Attorney Kristina Conti, of the National Union of People’s Lawyers has handled many clients incarcerated due to the lockdown. In her view, Ordidor did not commit any infractions, let alone a criminal offense.
She said that “even assuming that her statements do amount to libel, the proper procedure is to charge her in Philippine courts, after successfully asserting jurisdiction and establishing probable cause. Criticism of public officers, especially of the president, is protected speech because from a larger perspective, it is made in the interest of society and the maintenance of good government.”
As for whether the Philippines can order Taiwan to deport her, Conti says that “the power to expel or exclude aliens from Taiwan is vested in the political department of the Taiwanese government, not the Philippines.”
Ordidor’s treatment is of a piece with the Philippine government’s abrogation of citizen rights during the Covid-19 lockdown.
On top of the gross lack of services afforded to Filipino citizens, authorities have endeavored to silence critics who have used social media as a primary platform while in quarantine. The National Bureau of Investigation (NBI) has been sending out summons to those it deems as culprits spreading ‘fake news” or anything maliciously targeting the president. Ordidor was among the people being investigated, according to the NBI.
Several notable arrests have already been made. A film writer in Cebu city and a public school teacher in General Santos city, among others, have been jailed for their online indictments of the administration. All were carried out under the authority of the We Heal as One Act, signed at the end of March, granting Duterte emergency powers. Among these powers is the ability to penalize anyone who the authorities deem as peddlers of malicious information about Covid-19 and the state’s response to it.
Just this week, Duterte renewed threats to declare Martial Law to quell outrage over the government’s response. However, Joanna Concepcion, Chairperson of Migrante International, a people’s organization dedicated to empowering Filipino workers worldwide said that the case of Ordidor “is already a dangerous sign of what Martial Law could look like if its effects were extended to Filipinos overseas.”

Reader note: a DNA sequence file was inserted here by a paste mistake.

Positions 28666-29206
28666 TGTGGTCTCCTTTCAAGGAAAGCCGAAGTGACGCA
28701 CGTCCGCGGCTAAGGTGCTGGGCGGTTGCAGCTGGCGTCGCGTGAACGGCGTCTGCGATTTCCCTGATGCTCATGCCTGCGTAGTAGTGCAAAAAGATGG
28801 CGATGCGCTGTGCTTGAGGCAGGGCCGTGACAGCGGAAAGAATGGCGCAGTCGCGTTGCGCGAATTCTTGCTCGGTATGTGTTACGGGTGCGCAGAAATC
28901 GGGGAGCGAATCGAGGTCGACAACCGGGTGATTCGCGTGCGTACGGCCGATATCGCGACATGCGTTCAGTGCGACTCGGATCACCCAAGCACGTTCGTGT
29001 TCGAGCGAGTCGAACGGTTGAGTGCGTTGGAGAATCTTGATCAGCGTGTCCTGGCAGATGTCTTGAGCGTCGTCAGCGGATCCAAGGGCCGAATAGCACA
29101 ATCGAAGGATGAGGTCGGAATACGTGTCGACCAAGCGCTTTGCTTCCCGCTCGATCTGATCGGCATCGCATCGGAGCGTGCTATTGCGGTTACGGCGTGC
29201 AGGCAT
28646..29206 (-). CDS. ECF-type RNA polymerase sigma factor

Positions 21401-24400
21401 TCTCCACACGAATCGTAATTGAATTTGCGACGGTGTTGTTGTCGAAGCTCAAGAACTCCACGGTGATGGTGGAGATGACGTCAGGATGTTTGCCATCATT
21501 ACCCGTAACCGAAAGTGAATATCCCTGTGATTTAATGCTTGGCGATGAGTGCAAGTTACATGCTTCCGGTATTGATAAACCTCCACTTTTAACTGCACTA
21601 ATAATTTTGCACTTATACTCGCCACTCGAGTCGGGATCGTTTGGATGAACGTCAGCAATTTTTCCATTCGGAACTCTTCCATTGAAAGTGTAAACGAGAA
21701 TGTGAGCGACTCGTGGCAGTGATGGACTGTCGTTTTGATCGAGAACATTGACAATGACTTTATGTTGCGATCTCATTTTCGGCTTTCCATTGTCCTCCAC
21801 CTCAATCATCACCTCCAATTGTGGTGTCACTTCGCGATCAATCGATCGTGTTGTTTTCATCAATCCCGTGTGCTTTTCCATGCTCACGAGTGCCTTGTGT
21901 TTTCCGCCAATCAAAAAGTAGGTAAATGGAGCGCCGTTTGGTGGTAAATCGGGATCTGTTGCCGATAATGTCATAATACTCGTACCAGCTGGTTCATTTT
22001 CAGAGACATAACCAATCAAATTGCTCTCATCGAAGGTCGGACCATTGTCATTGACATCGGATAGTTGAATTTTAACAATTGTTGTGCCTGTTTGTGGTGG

Overseas Filipino Workers (OFWs) are currently encountering obstacles to repatriation. Thousands are stranded in Manila because they have received no assistance from the government to deal with transportation stoppages.
The treatment of Ordidor’s case has further highlighted the government’s selective profiling of its detractors. Mocha Uson, the Duterte-appointed Deputy for the Overseas Worker’s Welfare Association, posted pictures on social media flaunting a visit to more than three hundred newly returned OFWs in quarantine in Batangas province. Mass gatherings are a violation of lockdown regulations, but the leniency on Uson, a self-professed “DDS” herself, speaks to the selective enforcement of the lockdown for administration loyalists.
Gilda Banugan of Migrante Taiwan personally noted that attitudes of OFWs have shifted somewhat as a result of this affair. She admitted that fear plays a factor in posting online as migrant workers would rather avoid harassment and attention, but that on the whole, many are now faced with re-evaluating their politics. She told The News Lens, “Now that the Taiwanese government has spoken, opinions of OFWs have become split on how they view their own government.”
The NBI has yet to call off its investigation. Meanwhile, Ordidor is thankful for the support she has received for standing up to authority figures and maintains that she was exercising her free speech rights.
According to her, the video’s message was muddled by those few sound bites. “We should be thinking of how to help ordinary people who are in desperate situations — help them to amplify their voices.”
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TNL Editor: Nicholas Haggerty (@thenewslensintl)